This blog is by James Conder - regular volunteer at Greylake, Swell Wood and West Sedgemoor. 

The 2nd of May was Dawn Chorus Day, but (as I’m sure you’ve noticed) it’s been a week of cold, cold mornings and biting winds rather than the warm Spring mornings we might expect of this time of year. Not very conducive to birds singing their hearts out. But Thursday wasn’t quite as brutal as earlier in the week, so I got up early in order to enjoy the dawn chorus at RSPB Swell Wood.

I always think of a dawn chorus as an orchestra – it’s probably enjoyed best as a single wave of sound, an experience to be absorbed rather than analysed. But that would make for a very brief and uninteresting blog, so on Thursday I tried my best to make sense of ensemble and find out who my ears could identify as the day began.

The thing I found most profound was how transformed our commonplace garden birds sound removed from our backyards and placed in the leafy green surroundings of a woodland. The fluting songs of the robins and blackbirds sounded far more intense and exotic than they normally do as I padded down to the lookout and settled down at the picnic table. From this spot, you can enjoy Swell’s birdsong performance while looking out over the wet meadows of RSPB West Sedgemoor, which at this hour were still silvery with dew and hatched with the mist cloaked rhynes.

This spot between two habitats means the dawn chorus at Swell is a bit of a musical fusion. From the trees and brush the high intensity explosions of our tiny superhero singer, the wren; above the laser bolt calls of nuthatches; then tits gamely demonstrating their voices aren’t quite as exciting as their plumage; gently cooing stock doves; and the chiffchaff showing all you need are two notes so long as you can pull it off with sufficient swagger. But off the moor there interjects a different world – the soft, romantic bugling of cranes, the comical honking of greylag geese and the occasional ghostly trill of a curlew.

It’s not all worthy of a Grammy though. The Swell Wood heronry is busy as can be, with chicks of monstrous size wobbling on their surprisingly small stick nests, and its contribution to the chorus was no better than a series of cackles, grunts and retches. Some jays flew past, their grating contact calls also winning no gongs for musical merit. Deeper in the wood, the blackbirds swopped songs for chatters of alarm. I perked up – these were calls that in town I would dismiss as likely being directed at the household cat, but in Swell Wood they could indicate a more interesting predator such as a fox or a badger. Moments later the culprit floated past just a few metres away, a silent shape of chestnut curves pursued by a train of outraged smaller birds – a tawny owl! I saw the tawny owl three times over the course of the morning, the last time sighting being as late as 7.30 am, which leads me to suspect a nearby nest with a hungry chick or two pushing the parents to extend hunting time beyond their usual night time schedule.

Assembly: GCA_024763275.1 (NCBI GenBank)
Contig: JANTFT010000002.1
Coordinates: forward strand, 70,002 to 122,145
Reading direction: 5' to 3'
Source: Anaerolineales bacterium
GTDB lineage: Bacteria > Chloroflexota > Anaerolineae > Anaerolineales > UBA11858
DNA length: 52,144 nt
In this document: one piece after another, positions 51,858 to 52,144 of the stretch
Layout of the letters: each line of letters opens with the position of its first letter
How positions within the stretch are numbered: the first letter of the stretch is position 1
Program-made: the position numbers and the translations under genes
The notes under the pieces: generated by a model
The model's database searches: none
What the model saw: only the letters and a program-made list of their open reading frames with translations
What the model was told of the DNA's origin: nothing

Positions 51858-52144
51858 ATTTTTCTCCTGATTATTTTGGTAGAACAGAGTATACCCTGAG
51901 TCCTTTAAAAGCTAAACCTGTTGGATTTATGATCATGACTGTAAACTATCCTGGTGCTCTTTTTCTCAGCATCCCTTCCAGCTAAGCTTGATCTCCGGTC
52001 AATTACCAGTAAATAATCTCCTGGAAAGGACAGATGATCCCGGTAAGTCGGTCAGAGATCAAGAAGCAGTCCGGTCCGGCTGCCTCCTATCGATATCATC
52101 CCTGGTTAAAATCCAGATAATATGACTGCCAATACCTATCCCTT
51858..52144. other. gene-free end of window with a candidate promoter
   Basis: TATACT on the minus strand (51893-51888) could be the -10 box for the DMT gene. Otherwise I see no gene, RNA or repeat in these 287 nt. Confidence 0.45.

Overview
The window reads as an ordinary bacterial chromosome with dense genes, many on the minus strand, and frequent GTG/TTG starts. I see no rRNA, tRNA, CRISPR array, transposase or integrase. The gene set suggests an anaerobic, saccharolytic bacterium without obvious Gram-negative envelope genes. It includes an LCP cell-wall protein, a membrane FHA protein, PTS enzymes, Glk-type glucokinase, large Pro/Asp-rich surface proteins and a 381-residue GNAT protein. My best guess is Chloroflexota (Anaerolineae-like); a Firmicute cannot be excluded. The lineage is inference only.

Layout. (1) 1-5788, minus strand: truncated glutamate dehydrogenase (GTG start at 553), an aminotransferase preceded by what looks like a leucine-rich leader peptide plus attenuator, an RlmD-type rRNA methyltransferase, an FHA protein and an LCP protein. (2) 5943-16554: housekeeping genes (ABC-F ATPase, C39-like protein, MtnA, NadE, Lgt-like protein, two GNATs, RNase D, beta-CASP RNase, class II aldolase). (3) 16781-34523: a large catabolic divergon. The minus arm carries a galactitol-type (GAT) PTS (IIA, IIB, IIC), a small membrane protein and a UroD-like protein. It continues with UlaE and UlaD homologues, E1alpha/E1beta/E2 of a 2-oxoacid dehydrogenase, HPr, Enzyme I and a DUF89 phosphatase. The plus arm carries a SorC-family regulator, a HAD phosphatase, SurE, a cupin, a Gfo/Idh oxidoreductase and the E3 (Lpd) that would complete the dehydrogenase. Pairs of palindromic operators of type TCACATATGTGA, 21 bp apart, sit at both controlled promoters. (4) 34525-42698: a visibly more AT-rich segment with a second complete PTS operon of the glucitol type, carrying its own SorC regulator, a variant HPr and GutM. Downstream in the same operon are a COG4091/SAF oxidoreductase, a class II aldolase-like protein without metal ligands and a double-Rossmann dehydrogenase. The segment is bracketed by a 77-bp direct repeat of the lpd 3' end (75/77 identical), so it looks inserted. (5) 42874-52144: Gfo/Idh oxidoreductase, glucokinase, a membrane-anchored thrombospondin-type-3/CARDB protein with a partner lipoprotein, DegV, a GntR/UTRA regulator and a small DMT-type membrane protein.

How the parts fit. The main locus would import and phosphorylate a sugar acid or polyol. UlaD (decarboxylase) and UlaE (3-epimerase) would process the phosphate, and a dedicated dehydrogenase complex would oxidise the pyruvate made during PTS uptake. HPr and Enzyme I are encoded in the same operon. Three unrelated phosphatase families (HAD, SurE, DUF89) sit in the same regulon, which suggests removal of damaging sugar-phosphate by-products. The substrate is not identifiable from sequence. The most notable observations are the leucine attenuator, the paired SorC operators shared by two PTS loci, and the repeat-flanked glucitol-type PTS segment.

As more birds get in to the consuming task of laying eggs and feeding chicks the dawn chorus will start to wane (although the cold weather might have delayed proceedings). An early start is small price to pay in order to enjoy nature’s orchestra in full voice, so whether it’s out in a woodland like RSPB Swell Wood or just listening from the bedroom window grab that alarm clock and set it for 5 am! 

Have a great week, 

James 

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